7. The McClung Warehouses - 501-525 W. Jackson Avenue
These highly visible buildings on Jackson Avenue were originally built as wholesale warehouses and are a reminder of the era when Knoxville was one of the leading wholesale centers in the Southeast. The buildings at 517-521 were built in 1911, and 525 was added in 1927. The buildings were wholesale warehouses for C.M. McClung & Company, a regional wholesale and hardware company.
Over five years after an inferno destroyed half of the McClung Warehouse complex on Jackson Avenue, there has been little progress made to rescue Knoxville's most visible endangered buildings. The fire illustrated the worst-case scenario for vacant and blighted historic buildings. Three historic buildings were lost, at least hundreds of thousands of dollars in damage was caused and one thriving business owner lost everything and was displaced. The opportunity still exists to redevelop the remaining buildings and land into loft and retail space, thus improving the tax base for all Knox County residents.
A second structural analysis of the remaining buildings recently conducted for the City of Knoxville will hopefully reveal they are still sound and suitable for redevelopment. The current owner, Mark Saroff, was forced into bankruptcy last year, but the bankruptcy trustee has delayed a resolution for the buildings. Knox Heritage calls upon the trustee to act quickly to sell the buildings to a developer capable of restoring and revitalizing these important downtown structures. If he refuses, the City of Knoxville should use all the tools at its disposal through the Jackson Avenue Redevelopment Area to acquire and resell the properties. This will encourage further investment in the surrounding Jackson Avenue corridor.
8. University of Tennessee
Founded as Blount College in 1794, designated East Tennessee College in 1807, then East Tennessee University in 1840, and eventually the University of Tennessee in 1879, this local institution is tightly woven into the history and geography of Knoxville. Its first home was on Gay Street, but in 1826, construction began atop "The Hill" just west of downtown. The Civil War devastated the campus and its buildings were occupied by both Union and Confederate troops, but it survived and by 1904, there were 16 buildings on the campus. The 20th century saw a rapid expansion of the campus as it overtook surrounding historic residential neighborhoods and many historic buildings were demolished. As a result, even though the university boasts a campus with a 185-year history, only four buildings under its control remain that were constructed before 1900, two of which were originally private residences.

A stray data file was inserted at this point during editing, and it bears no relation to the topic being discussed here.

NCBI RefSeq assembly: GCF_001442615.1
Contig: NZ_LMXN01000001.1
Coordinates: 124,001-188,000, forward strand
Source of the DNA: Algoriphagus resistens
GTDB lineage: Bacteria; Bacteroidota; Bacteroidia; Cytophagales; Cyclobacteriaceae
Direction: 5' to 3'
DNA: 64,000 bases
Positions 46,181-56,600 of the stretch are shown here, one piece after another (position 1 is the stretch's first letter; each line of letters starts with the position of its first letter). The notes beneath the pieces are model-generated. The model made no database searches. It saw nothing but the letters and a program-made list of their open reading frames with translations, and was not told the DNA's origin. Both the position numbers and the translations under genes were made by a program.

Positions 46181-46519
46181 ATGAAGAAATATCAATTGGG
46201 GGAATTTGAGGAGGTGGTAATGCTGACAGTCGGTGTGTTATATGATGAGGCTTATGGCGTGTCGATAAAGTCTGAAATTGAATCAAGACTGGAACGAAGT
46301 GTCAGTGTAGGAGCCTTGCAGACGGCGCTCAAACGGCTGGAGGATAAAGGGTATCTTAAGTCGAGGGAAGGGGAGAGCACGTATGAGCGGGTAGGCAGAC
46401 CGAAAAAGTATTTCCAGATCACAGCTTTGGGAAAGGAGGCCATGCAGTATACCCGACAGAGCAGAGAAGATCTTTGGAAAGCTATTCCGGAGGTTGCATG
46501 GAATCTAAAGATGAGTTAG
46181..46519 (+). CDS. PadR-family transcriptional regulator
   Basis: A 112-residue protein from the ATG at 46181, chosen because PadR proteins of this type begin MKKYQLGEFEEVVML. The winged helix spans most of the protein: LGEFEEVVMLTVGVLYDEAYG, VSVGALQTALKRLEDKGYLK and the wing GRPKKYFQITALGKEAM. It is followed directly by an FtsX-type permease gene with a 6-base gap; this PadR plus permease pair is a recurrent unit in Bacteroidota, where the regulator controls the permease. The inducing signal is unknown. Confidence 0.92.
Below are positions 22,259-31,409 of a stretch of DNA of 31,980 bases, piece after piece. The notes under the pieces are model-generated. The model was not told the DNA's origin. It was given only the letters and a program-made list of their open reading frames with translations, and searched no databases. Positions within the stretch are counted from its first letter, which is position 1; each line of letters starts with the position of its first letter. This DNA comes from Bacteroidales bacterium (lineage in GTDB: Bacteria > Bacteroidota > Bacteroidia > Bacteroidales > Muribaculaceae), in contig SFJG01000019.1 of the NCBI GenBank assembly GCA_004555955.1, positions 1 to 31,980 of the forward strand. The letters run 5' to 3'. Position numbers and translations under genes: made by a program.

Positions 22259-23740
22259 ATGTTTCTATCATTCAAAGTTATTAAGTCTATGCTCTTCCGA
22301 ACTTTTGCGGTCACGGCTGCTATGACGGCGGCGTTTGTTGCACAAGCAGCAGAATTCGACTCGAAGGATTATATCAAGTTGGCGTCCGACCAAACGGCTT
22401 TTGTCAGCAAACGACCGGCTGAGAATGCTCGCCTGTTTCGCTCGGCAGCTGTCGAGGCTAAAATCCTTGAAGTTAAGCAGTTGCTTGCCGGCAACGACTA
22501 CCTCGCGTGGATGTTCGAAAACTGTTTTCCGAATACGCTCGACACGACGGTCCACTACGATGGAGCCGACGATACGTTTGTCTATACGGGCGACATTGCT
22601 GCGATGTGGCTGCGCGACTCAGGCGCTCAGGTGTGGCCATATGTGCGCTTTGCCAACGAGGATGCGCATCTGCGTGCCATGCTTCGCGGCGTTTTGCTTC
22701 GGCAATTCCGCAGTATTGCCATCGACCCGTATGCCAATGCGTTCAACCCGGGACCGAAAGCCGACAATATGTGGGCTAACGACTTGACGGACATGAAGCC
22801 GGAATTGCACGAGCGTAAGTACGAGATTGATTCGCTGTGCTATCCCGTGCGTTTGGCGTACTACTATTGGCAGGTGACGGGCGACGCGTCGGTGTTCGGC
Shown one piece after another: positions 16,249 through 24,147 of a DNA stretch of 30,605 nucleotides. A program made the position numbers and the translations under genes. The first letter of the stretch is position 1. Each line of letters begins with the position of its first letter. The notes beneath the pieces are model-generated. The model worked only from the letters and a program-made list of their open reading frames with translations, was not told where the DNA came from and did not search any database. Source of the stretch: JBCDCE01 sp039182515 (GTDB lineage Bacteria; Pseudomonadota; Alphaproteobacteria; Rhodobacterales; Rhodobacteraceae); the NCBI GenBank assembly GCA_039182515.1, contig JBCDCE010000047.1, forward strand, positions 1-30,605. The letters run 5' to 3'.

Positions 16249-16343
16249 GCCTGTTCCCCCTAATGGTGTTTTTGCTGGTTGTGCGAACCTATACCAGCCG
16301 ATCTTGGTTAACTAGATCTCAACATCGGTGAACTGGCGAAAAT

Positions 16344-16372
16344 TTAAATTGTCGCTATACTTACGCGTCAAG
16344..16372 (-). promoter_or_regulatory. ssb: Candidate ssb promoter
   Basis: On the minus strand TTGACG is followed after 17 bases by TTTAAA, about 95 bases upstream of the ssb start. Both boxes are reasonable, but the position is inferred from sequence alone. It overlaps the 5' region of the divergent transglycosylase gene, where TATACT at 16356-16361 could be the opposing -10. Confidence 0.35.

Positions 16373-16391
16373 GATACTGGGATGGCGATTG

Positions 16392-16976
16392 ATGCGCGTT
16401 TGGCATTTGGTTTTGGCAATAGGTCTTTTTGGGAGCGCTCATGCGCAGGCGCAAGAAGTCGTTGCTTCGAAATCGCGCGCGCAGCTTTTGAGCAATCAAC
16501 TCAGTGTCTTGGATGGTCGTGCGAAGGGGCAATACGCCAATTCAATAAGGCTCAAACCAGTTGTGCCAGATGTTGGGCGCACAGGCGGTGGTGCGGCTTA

Recent efforts, such as the restoration of Ayres Hall; the completion of a Getty Trust-funded Campus Preservation Plan; and the nominations of Ayres Hall, Tyson House and Hopecote to the National Register of Historic Places, show an apparent evolution in the university's appreciation for its architectural history, but historic buildings on and off campus are still threatened with demolition or neglect and the preservation plan has not been truly integrated into the new UTK Campus Master Plan.
As UTK strives to enter the ranks of the top 25 public research institutions in the country, it should be noted that preservation is a priority for the majority of those top universities and a significant factor for students as they choose where they will study. History and preservation add a weight and sense of place to university campuses and can create strong bonds with alumni and donors considering financial support of those institutions. In addition, in the current economic environment the maintenance and re-use of existing structures is a fiscally prudent path to take considering the amount of taxpayer funding used to finance construction on campus.
Historic buildings are valued and utilized by top universities around the world and the University of Tennessee should work to change its financially and culturally costly "new is better" culture and see the value its historic structures can bring to its admirable plans to become a top tier institution. Knox Heritage is eager to work with the administration and the State of Tennessee to devise innovative and cost effective strategies that will preserve the campus while enhancing the learning experience for students and benefiting the entire Knoxville community. Included in those strategies must be rehabilitation that is architecturally sensitive to the historic structures that are its subject, a diminishing role for demolition, and a commitment to ongoing maintenance that values the architectural features of the remaining historic buildings on campus.
a. Melrose Hall - 1616 Melrose Avenue